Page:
Question: The milk I buy at the grocery store has a label claiming it’s free of hormones, antibiotics and pesticides. How do I know that milk is safe?

Milk is the one of the most rigorously tested, regulated and controlled foods in the United States, next to seafood, says Stephanie Clark, an associate professor and dairy food scientist at Iowa State University (ISU) in Ames.

Each tanker truck of milk that arrives at a dairy-processing plant is tested for safety to ensure it’s free of antibiotics or chemicals, Clark says.

For example, at Dan and Debbie’s Creamery in Ely, the milk is tested on site to ensure it’s free of pesticides and antibiotics, as required by federal law, says Josie Rozum, marketing manager for Dan and Debbie’s Creamery.

State law also requires that all milk sold in Iowa must be pasteurized to protect against bacteria that could cause food-borne illness, she adds.

“The dairy industry is one of the most highly regulated industries,” Rozum says. “So every time we bring milk over (from our farm), we have a lab here that we test our milk for various things. It must pass that test for us to be able to utilize it.”

Dan and Debbie’s Creamery is also inspected monthly by the Iowa Department of Agriculture and Land Stewardship, in addition to quarterly and random visits from state and federal plant and pasteurizer inspectors.

As for hormones in milk, in actuality, all milk contains natural hormones, even milk that’s labeled organic or rBST-free, Clark says.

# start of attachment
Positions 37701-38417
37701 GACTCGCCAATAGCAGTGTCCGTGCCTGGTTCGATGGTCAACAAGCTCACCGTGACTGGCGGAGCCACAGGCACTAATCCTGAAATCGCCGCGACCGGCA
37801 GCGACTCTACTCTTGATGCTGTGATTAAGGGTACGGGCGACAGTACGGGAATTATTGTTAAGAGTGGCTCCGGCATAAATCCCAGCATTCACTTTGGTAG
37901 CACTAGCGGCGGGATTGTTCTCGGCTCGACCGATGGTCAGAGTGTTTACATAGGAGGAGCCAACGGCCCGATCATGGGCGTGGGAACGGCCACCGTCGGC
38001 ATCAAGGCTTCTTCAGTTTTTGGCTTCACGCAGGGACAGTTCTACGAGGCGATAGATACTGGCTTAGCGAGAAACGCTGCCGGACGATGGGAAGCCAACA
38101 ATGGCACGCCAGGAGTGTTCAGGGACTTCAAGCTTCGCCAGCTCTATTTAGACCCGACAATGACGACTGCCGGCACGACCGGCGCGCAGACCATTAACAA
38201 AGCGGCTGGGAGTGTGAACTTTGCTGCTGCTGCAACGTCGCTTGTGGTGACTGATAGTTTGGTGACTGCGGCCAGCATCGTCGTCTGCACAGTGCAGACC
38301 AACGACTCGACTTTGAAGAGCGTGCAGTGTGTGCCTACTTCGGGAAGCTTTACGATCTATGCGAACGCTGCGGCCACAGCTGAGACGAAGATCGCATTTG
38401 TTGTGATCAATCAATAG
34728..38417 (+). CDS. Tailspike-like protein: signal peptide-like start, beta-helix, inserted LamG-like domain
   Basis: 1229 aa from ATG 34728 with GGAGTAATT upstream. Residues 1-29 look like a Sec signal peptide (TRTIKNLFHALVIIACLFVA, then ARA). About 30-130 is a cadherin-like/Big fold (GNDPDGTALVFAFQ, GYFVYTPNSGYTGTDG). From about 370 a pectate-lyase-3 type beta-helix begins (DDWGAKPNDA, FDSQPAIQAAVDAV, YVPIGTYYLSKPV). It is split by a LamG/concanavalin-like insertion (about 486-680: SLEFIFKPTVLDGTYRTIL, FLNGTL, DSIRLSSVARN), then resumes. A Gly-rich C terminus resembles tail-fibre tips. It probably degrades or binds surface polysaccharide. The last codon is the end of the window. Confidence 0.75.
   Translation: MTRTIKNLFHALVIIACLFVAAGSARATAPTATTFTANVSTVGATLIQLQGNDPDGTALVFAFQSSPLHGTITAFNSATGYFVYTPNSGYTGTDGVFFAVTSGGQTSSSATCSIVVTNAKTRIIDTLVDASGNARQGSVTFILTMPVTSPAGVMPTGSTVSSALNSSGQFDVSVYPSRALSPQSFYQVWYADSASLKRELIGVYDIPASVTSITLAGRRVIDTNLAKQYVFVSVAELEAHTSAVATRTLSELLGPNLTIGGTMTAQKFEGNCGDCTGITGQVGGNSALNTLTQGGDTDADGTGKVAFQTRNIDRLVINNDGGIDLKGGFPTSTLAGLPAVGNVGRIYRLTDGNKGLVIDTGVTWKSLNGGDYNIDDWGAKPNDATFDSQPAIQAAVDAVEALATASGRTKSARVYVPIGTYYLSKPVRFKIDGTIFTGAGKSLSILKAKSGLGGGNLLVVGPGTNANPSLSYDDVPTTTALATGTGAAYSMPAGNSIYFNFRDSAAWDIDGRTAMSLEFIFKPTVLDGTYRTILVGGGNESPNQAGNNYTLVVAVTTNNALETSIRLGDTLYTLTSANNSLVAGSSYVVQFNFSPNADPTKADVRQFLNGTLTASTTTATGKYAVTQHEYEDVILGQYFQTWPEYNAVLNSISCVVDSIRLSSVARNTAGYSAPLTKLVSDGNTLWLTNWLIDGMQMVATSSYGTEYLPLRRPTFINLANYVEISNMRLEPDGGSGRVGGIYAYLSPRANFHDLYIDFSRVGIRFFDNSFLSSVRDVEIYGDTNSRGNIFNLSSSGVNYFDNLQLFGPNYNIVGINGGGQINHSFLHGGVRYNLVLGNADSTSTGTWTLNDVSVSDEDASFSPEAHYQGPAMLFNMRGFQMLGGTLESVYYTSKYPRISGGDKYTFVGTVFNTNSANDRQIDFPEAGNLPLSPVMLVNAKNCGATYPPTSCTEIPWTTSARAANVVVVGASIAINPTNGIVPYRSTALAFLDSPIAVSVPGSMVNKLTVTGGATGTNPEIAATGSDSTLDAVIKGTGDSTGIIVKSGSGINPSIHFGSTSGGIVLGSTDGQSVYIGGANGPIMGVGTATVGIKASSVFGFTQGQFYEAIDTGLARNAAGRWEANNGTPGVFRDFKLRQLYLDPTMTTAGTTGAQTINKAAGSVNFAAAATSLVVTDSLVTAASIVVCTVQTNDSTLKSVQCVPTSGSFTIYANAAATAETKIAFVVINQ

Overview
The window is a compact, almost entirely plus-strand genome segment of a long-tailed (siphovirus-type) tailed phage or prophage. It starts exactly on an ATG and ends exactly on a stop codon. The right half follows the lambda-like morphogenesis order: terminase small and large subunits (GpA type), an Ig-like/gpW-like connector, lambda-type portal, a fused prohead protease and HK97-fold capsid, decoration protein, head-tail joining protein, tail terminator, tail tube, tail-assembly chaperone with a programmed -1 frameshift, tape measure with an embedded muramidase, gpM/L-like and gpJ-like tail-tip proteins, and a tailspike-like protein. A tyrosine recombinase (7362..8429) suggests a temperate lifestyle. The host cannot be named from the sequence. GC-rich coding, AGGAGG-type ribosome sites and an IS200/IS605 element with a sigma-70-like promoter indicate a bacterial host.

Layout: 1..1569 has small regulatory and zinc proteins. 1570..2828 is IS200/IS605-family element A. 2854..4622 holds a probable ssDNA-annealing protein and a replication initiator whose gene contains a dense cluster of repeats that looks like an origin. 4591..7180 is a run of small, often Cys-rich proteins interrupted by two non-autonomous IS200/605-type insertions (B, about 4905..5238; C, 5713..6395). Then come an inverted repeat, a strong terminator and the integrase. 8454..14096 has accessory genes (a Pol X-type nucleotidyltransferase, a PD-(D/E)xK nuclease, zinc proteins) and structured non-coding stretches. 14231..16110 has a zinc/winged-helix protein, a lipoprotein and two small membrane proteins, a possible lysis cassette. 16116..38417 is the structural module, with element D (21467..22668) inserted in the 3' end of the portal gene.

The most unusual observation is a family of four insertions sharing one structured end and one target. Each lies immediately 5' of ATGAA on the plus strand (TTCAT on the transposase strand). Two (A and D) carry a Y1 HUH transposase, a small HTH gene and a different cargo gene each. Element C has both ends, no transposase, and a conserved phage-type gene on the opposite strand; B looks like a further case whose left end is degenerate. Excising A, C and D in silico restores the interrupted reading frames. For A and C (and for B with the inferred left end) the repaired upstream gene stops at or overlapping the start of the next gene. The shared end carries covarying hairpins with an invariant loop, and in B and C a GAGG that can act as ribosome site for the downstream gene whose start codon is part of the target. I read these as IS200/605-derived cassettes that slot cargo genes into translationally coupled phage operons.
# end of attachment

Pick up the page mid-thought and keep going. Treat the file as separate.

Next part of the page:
In fact, all foods contain hormones, Clark explains. Hormones are naturally produced by all organisms, both plants and animals, to regulate life functions such as growth and metabolism.

And some plant-based foods, including peanuts and soy, have more hormones than milk. Check out this infographic from Best Food Facts to see how the hormones in milk stack up to common foods.

Our bodies also can’t recognize or use the hormones from cow’s milk, Clark explains.

Hormones are species-specific, meaning that humans don’t have the necessary “receptors” to recognize bovine (cow) hormones, Clark says.

“The fact of the matter is that all milk is safe and wholesome,” Clark says. “Families should feel good about feeding milk to their children and themselves.”

For more information about common dairy myths, visit the Best Food Facts website.

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